Where does this leave our conventional alliance with post-war Germany, however—and, indeed, our centuries-older alliance with France? Most importantly of all, where does it leave us in the only game that really matters in the long-term survival of freedom around the world: the chess match with Communist China? The Chinese are successfully wooing small peripheral nations of the EU like Greece as the Franco-German nexus of Brussels’ power brutalizes its little brothers, on the one hand, and falls out of favor with its big blunt uncle from across the Atlantic, on the other. And China, of course, is only too happy to see Russia drawn into the tug-of-war, not just as America’s long-standing and favorite enemy, but now also as a source of energy driving the EU’s fragmentation. The more pawns go drifting loose about the board, the more little pieces the “People’s Republic” can snap up as it occupies unwatched squares.

Mr. Kühne’s article further considers the role of the Middle East in the Great Game… and I will grow prolix in this brief post if I attempt to summarize all of his points. He notes with especial force, however, that German leaders have yet to condemn the brutal and ongoing Chinese suppression of Hong Kong protests, and that the habitual German “kind word” for Israel (mandatory in the wake of the Holocaust) is undermined by a similar tolerance of Israel’s bitterest enemies. It’s all connected; or, in Germany’s case, the disconnect is all part of China’s sweeping strategy, best expressed (without a trace of subterfuge) by its “One Belt One Road” initiative. Dissension everywhere, fragmentation everywhere, poverty and rebellion everywhere… the US fighting with Russia over Bashar al-Assad’s future in Syria, the US fighting ISIS, Iranian Shiites also fighting ISIS and funneling money to Syria in the struggle, US “allies” in Saudi Arabia and Turkey lifting the weakest of fingers (in the former case) and actually attacking the most effective ISIS resistance on the ground—the Kurds (in the latter)… the West drained of resources and starting to boil with internal unrest, Russia increasingly hostile due to the molestation of customers for her oil… China wins. China wins from all of this. Hungry for world domination, a megalomaniac Xi jinping wins every time in this round of back-stabbing from the sidelines.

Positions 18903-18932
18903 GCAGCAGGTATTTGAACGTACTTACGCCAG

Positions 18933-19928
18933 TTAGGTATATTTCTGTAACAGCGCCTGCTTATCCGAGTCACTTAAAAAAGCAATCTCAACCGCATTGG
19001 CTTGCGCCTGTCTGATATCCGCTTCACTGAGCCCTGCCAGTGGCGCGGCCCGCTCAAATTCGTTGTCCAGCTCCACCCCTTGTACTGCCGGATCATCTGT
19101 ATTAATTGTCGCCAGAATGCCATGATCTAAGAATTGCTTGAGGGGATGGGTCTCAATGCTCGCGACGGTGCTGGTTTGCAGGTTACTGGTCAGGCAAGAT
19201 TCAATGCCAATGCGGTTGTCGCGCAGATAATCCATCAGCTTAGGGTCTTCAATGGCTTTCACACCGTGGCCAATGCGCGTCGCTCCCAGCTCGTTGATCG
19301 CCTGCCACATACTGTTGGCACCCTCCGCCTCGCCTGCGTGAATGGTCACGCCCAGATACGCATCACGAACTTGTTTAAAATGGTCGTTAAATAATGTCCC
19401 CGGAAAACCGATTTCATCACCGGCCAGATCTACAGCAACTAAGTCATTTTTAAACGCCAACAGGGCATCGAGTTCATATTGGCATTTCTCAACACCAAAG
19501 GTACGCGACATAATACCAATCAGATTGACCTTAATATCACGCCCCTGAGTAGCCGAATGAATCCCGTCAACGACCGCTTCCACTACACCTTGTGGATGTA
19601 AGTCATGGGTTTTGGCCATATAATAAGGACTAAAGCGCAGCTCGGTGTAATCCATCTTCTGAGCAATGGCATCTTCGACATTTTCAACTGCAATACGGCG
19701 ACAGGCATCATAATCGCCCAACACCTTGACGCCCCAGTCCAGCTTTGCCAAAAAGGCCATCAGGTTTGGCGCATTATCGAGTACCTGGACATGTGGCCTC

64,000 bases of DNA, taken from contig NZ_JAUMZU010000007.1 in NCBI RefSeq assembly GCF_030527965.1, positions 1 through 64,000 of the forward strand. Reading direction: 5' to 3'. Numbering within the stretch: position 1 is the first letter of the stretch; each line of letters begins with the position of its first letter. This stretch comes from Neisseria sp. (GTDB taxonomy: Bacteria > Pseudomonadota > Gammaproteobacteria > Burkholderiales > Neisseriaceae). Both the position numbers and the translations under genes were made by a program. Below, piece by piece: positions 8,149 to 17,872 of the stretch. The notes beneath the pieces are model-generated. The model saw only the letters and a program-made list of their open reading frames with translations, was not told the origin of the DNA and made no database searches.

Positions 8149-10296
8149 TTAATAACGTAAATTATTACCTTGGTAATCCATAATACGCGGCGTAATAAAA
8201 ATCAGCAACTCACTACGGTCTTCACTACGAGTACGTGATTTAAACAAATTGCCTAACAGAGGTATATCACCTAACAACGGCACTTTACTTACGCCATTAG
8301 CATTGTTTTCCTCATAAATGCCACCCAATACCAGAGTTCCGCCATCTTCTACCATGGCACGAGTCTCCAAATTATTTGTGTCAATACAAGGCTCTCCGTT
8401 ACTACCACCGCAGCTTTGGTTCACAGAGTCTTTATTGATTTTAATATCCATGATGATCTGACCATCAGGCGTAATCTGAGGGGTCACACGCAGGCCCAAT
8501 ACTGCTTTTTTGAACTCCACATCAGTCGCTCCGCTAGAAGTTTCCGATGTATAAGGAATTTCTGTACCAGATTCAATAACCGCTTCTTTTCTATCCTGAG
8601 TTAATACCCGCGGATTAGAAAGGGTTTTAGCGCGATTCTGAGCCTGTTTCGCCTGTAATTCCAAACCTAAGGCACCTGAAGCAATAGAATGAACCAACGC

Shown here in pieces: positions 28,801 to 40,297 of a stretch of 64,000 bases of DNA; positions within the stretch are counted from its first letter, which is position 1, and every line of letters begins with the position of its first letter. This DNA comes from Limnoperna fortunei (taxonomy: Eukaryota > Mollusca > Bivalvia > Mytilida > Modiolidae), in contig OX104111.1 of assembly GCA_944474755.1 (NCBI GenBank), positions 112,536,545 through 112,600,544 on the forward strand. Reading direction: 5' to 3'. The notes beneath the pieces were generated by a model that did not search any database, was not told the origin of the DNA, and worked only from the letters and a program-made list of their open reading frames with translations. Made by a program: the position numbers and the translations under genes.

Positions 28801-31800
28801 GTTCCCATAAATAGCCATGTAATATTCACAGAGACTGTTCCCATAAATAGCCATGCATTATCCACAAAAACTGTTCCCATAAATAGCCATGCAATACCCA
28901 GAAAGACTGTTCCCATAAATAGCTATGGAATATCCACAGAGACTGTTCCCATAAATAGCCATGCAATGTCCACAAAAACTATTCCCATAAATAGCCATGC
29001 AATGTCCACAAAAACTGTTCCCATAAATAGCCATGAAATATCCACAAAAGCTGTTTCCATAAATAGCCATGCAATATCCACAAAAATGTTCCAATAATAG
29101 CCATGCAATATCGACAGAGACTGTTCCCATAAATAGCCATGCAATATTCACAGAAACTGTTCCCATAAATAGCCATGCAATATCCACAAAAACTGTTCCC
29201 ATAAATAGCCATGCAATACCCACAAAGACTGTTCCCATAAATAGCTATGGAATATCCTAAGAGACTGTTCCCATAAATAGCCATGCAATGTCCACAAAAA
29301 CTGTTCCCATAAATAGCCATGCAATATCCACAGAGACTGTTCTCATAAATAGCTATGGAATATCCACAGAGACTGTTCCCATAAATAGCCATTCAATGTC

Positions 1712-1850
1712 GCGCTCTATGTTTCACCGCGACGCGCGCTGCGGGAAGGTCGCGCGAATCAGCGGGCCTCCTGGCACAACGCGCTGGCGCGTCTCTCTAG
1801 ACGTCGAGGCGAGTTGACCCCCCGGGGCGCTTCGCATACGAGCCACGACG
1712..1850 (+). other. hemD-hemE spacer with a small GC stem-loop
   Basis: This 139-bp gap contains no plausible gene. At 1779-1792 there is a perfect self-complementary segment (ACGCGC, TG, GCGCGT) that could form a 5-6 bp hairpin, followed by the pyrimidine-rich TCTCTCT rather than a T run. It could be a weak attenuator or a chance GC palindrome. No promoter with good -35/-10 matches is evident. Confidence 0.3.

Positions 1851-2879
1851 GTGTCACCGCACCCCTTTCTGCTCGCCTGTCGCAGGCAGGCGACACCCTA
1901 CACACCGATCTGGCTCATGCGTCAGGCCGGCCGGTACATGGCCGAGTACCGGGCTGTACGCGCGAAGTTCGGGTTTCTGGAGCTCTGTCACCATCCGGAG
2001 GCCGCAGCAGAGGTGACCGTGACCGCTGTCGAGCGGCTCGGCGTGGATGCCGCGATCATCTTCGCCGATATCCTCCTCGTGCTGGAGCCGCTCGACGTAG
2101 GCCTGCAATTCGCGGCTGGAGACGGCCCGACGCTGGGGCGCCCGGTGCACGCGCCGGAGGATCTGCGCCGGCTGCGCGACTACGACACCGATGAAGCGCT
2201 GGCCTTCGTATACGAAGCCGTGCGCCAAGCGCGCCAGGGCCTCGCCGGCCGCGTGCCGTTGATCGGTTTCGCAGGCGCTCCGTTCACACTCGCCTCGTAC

All nations who have any pretension to a humane, civilized lifestyle need to unite against the Chinese Communist menace. That means patching up fences with Russia. Putin, for all his faults (and is there enough paper on earth to record them?), is no fool. He sufficiently desires the prosperity of Russia that he would never sell her out for a seat on Xi’s galactic board of mandarins; and, for that matter, he is sufficiently bright to know that such a chair would have an oubliette positioned beneath it. He has lakes and lakes of oil, but little beyond that by way of bargaining chips. While he has made an immense investment of this wealth in next-generation weapons technology and poses a serious threat now to our survival in the US, his economy resembles its Soviet antecedents in featuring virtually nothing but guns and oil. His citizens can eat neither.

We can share a table with this devil without having our hand snapped off. I do believe that Donald Trump intended to make progress in that direction before media-driven “Russian scandals” stung his ego and turned him into as virulent a hawk on all things Russian as, say, John Bolton. And who was pulling the strings of the useful idiots in the mainstream media? Not Vladimir Putin. I suggest you research the degree of Chinese ownership in our major news and entertainment outlets. Do the words “Hong Kong” and “NBA” mean anything to you in conjunction?

All roads lead back to Beijing—and the only way to keep our children from having to crawl on their knees to Beijing, kowtowing all the way, is to split Putin from that alliance. Are there enough adults left among us to do it?

I’ve said my piece. I’ll cast my vote later.  Then, whatever the result, I will live whatever of life God has allotted me on this earth and leave my son to make his way, as well, in our cauldron of lunatic ambitions.  Do what you can when you have the chance.  I would ask only that you give these matters a little honest thought.

Why Are We Dying Today?